13 (1) If a person acknowledges liability in respect of a claim for payment of a liquidated sum, the recovery of personal property, the enforcement of a charge on personal property or relief from enforcement of a charge on personal property, the act or omission on which the claim is based shall be deemed to have taken place on the day on which the acknowledgment was made.
(8) Subject to subsections (9) and (10), this section applies to an acknowledgment of liability in respect of a claim for payment of a liquidated sum even though the person making the acknowledgment refuses or does not promise to pay the sum or the balance of the sum still owing.
(10) Subsections (1), (2), (3), (6) and (7) do not apply unless the acknowledgment is in writing and signed by the person making it or the person’s agent. [Emphasis added]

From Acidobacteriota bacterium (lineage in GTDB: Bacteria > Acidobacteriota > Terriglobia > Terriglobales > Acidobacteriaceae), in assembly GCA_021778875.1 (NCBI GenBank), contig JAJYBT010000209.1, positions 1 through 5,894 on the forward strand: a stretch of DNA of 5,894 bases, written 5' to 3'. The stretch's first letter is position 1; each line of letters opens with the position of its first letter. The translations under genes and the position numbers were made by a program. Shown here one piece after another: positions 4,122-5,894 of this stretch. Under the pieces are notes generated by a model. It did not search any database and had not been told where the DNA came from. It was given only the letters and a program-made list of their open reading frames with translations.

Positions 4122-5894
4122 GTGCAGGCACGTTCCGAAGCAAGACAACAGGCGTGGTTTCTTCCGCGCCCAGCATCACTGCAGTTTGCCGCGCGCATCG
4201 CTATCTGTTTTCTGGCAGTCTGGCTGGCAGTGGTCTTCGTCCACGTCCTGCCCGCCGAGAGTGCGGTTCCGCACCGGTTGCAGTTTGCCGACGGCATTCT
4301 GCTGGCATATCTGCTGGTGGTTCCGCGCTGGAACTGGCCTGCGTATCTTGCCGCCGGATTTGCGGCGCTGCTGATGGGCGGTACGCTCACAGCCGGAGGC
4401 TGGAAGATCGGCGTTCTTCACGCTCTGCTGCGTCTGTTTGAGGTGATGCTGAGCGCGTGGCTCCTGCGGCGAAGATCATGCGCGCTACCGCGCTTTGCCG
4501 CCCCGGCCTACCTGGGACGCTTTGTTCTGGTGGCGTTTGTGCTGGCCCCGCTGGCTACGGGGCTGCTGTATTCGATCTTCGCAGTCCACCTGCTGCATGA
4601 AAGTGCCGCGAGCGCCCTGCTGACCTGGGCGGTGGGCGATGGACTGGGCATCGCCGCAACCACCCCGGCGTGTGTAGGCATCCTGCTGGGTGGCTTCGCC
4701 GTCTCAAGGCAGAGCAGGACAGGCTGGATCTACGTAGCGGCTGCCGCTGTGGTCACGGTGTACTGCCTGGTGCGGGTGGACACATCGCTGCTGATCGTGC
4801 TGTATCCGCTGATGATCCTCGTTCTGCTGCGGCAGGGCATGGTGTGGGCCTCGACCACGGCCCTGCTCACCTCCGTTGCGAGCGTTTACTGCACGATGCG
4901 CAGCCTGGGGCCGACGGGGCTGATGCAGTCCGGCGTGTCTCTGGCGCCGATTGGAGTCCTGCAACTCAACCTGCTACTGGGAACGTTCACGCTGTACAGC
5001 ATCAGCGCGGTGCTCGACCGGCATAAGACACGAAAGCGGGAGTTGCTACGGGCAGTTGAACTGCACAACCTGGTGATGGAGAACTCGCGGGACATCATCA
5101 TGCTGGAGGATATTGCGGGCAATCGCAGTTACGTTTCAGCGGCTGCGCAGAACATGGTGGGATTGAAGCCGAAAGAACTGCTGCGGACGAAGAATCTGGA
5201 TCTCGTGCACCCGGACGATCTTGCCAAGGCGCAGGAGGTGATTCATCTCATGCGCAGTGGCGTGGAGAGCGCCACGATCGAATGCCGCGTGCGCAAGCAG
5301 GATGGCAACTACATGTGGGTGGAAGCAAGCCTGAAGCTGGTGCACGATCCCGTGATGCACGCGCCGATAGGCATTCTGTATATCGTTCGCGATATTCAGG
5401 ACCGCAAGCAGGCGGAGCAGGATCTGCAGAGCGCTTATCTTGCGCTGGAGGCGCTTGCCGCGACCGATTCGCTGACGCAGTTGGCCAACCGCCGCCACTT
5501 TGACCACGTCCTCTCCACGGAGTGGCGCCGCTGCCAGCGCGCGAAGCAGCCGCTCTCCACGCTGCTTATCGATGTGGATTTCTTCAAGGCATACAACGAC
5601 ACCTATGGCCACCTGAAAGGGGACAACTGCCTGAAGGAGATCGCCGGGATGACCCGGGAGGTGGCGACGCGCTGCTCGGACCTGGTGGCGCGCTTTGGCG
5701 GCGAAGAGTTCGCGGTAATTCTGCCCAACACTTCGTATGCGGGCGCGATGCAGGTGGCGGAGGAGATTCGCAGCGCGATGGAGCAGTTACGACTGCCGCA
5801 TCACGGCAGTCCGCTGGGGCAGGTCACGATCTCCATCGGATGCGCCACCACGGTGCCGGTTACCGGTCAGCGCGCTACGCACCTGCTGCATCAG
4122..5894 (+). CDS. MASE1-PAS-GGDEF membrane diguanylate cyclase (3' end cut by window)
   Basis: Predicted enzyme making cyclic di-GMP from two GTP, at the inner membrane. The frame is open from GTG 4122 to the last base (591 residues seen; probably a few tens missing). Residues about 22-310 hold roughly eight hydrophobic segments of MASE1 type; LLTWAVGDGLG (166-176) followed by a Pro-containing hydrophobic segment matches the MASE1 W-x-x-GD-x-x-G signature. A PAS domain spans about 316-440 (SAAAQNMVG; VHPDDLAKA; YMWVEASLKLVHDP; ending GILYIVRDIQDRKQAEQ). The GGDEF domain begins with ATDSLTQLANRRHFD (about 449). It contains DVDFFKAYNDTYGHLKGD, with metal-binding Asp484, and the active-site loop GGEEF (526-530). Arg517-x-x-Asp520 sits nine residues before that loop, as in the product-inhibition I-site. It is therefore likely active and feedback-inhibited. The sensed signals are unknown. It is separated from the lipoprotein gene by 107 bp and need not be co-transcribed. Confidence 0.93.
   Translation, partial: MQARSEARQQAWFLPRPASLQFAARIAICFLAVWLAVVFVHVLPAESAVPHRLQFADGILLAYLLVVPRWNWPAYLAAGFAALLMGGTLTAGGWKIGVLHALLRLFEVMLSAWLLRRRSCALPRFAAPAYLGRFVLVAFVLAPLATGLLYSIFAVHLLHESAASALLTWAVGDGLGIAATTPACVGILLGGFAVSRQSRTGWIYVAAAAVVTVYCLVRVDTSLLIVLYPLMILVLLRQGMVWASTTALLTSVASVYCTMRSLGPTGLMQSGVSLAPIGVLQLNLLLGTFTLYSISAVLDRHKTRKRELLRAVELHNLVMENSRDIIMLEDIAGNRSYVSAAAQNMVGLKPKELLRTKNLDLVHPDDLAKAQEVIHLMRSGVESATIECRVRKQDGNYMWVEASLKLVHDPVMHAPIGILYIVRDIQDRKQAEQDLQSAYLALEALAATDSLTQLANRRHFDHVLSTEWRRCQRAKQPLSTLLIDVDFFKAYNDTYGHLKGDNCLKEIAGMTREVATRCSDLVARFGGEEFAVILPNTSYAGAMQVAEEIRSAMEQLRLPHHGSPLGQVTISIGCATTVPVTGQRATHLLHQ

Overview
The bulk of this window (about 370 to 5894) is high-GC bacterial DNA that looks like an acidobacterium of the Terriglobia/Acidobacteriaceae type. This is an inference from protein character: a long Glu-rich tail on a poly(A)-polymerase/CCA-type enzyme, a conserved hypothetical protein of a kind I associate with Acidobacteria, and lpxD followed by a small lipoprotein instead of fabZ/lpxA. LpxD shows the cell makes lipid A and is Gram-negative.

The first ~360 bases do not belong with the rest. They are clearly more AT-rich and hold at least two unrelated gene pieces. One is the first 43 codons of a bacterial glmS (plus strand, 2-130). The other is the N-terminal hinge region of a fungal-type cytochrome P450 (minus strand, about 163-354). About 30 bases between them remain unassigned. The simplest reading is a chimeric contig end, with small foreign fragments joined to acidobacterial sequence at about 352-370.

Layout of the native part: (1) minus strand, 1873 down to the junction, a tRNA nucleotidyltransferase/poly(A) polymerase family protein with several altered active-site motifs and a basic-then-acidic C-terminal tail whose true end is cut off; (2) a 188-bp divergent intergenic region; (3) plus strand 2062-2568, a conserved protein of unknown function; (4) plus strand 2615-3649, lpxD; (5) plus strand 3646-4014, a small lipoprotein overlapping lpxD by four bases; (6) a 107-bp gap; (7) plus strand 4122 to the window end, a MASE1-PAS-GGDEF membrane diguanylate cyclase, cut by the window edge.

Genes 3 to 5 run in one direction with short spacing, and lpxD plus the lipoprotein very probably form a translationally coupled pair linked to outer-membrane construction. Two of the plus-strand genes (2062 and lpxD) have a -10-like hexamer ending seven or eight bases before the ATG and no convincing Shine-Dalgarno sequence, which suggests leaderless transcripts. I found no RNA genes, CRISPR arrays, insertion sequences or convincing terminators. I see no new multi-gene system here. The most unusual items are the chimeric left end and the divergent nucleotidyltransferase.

The defendants argued that section 13 of the Limitations Act did not apply because, even if the defendants did acknowledge the debt, the acknowledgment was not signed. The trial judge disagreed and accepted Edges’ position. It was held that the text message exchange on June 2, 2016 constituted an acknowledgement of the debt owing by the defendants and, even though the texts were not signed, their authenticity was not in dispute.
The defendants appealed the decision to the Ontario Divisional Court. On appeal, they argued that the trial judge misinterpreted section 13 of the Limitations Act. In particular, they contended that, in order to acknowledge a debt under this section, it requires (a) clear and unequivocal language; (b) the absence of a dispute regarding the amount owing; and (c) a signature.
The defendants took the position that the June 2, 2016 text messages contained none of the required elements and, as such, it could not be a valid and effective acknowledgment of the debt.
In deciding the appeal, Justice Boswell noted that there was no question that the acknowledgment of the debt was in writing, but the applicable question was whether it was signed. Although he agreed that the text message met the requirements of section 13 of the Limitations Act, he disagreed slightly with the trial judge in noting that just because the text messages were authentic, that alone did not necessarily mean that they were “signed”.